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Airhead Wheel Bearing Clinic,
BMWMOA National Rally, July 2005

This article includes a critique of the BMWMOA-ON magazine articles of 2004 on wheel bearing service.

copyright 2020, R. Fleischer
Article 54-Section 9

I have other articles that explain the rest of what you might need to know.
In order to properly work on the wheels, read ALL of these below articles:  (Wheel Bearings; preload & servicing)  (Tubes versus Tubeless, in great depth)

The purpose of this article is to clear up typos and possible misunderstandings, well as to offer some of the information that I personally delivered verbally, that was NOT in our booklet hand-out, and to offer constructive criticism for Gary's BMWMOA articles, which were VERY WELL DONE and should be KEPT by all Airheads as reference material.

NOTE!    The booklet hand-out is out of print, will not be printed again, as the original Printer lost all of the information, all the text, all the photos, etc., and Gary had not made a backup copy.   Snowbum retained a few copies, and, together with his notes, has given everything to Scot Marburger to go over and decide if he wants to make a completely new booklet or digital media presentation, etc.

Part 1, below, is an update for the Tapered Wheel Bearing Seminar booklet/hand-out, Airheads from 1974 to 1985 (much is applicable to the /5 series).

Part 2, below, is a critique of the 4 part series on Airhead wheel bearings, etc., servicing, as published in BMWMOA News in 2004, specifically May, July, September, November.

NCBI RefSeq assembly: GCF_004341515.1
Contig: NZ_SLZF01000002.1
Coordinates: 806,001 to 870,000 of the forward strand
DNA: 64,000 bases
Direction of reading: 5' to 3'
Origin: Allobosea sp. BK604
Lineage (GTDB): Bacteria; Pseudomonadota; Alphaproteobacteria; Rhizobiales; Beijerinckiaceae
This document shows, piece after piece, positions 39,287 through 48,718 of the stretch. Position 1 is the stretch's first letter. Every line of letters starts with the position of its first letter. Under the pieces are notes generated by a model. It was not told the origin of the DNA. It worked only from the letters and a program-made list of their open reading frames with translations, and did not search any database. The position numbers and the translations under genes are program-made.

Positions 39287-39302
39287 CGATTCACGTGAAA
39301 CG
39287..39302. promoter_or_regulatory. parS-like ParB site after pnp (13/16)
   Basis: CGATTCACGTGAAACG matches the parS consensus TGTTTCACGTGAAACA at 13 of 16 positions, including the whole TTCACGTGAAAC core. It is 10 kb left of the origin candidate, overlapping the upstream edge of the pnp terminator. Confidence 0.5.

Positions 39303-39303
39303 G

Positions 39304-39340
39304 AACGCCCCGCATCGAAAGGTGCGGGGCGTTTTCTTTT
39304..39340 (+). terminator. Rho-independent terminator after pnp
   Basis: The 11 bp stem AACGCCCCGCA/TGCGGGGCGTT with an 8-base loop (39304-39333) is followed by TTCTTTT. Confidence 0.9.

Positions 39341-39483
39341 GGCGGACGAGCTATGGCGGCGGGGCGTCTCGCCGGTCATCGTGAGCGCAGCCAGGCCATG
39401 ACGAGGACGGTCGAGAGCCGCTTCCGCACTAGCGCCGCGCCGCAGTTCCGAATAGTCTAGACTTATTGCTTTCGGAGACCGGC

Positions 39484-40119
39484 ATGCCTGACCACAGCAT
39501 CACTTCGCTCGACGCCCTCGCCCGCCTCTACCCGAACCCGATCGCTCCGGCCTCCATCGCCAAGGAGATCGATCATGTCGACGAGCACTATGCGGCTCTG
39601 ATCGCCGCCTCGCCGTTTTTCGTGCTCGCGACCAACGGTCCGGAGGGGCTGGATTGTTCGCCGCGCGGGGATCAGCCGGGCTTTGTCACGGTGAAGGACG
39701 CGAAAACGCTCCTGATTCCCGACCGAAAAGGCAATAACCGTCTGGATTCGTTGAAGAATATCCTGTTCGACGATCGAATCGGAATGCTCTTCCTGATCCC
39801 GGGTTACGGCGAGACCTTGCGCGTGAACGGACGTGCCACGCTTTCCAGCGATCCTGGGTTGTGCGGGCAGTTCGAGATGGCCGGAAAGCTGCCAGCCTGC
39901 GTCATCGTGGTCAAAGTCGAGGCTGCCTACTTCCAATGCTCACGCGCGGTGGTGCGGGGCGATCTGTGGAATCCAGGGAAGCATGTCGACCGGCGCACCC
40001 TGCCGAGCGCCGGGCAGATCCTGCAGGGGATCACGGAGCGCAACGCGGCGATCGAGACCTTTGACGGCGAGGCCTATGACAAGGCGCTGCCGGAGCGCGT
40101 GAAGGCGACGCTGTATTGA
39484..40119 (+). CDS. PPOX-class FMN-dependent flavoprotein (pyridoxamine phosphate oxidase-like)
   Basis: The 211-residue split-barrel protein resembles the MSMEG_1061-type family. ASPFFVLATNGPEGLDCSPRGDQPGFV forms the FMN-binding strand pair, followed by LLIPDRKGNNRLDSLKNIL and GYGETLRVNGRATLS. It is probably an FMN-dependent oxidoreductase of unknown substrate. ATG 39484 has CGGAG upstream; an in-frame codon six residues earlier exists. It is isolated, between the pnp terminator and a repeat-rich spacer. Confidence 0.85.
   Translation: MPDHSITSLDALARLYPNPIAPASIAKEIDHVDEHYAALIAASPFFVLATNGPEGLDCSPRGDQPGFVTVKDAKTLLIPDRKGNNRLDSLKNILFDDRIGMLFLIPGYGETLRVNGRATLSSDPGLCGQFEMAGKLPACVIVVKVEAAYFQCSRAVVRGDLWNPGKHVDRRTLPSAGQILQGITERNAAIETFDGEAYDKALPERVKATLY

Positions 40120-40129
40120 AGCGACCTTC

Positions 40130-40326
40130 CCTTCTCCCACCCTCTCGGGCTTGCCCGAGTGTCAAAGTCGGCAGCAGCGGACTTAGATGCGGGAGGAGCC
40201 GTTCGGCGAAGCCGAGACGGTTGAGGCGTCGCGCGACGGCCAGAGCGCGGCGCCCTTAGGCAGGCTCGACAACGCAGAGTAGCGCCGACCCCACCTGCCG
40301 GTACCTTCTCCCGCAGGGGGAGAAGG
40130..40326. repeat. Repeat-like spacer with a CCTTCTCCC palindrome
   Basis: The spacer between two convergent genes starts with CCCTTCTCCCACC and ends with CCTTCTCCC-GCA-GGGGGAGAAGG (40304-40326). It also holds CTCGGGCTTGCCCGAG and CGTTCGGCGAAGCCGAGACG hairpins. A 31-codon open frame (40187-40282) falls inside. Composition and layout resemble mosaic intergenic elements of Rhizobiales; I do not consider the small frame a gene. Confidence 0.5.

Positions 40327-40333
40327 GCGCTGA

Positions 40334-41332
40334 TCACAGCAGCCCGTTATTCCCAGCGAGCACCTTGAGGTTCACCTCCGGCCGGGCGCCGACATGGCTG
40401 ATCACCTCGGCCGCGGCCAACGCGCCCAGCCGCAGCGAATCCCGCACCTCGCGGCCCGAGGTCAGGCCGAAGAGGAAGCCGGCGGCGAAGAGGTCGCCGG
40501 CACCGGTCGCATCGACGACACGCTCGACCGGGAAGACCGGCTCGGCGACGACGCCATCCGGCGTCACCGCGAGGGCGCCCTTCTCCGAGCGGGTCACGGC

I was involved with all of the above. For the Seminar at Spokane, WA, I was the co-leader/host (with Gary L. Smith).   For Part 2, I was an advisor to Gary L. Smith.

Part 1:
FIRST ....the boring corrections to the booklet/handout, some of which are very nit-picking, ...... then some additions.

1.  My name is missssspelled on the cover of the booklet/hand-out, it is FLEISCHER.

2.  The Booklet actually covers late 1969 when the /5 was introduced, through 1984, as in 1985 the ball bearing wheels were introduced. Very specific information on only the /5 is not really included, but since the hubs are so very similar to the /6, I consider the wider range of years is appropriate for the subtitle.  It should be noted that the even prior BMW series, usually lumped under the banner of "/2"; some of which were certainly not really /2 models, have similar wheel construction.  Information that is useful, that I mostly agree with, can be found on Duane Ausherman's website, which tends to cover the /2, /3, /5, and some /6 & /7 and later bikes:

3.  page 2, B., first paragraph:  "space" should be 'spacer'.

4.  page 3:  top paragraph:  "tighten properly" probably would be better to say "about 20 foot pounds is plenty, 25 is OK though".

Same paragraph, second to last sentence:  "tight fit pressure" should be "medium light fit pressure pressure as it may tighten slightly when reinstalled".

D, second paragraph:   Change "machined spacer" to "machined 1.5" outside diameter spacer".

Last paragraph:  Scratch it all out, and use the following for that paragraph: "Bob (Snowbum) suggests the adjusting spacer should be changed or modified until a reading of 15 to 25  inch-ounces (or 567-943 grams) is made on the 1.5" O.D. machined spacer.   BMW recommends 21-42 inch-ounces, which is 794-1588 grams.  YOU must decide what value range you will accept.  Bob believes BMW's figures, especially near that 42 inch-ounce high end, are too tight, and could cause bearing life to be shortened.   Bob usually tries for roughly 800 grams.   For calculation purposes, 16 ounces is 454 grams, 1 ounce is 28 grams.   The formula is: inch-ounces divided by the radius of the machined spacer equals ounces.  If you multiply those ounces by 28, the figure is converted to grams.  NOTE that 'preload' is measured with cleaned and OILED bearings, NO seals, and you have to re-clean and then grease them when the preload is done.   The seal and grease are variables, so if you decide to do preload "testing", to see if in the ballpark, WITH 'as-found' grease and seals, be cautious, as those will tend to RAISE, not lower, the readings, so you do not want readings below specification during this sort of a test.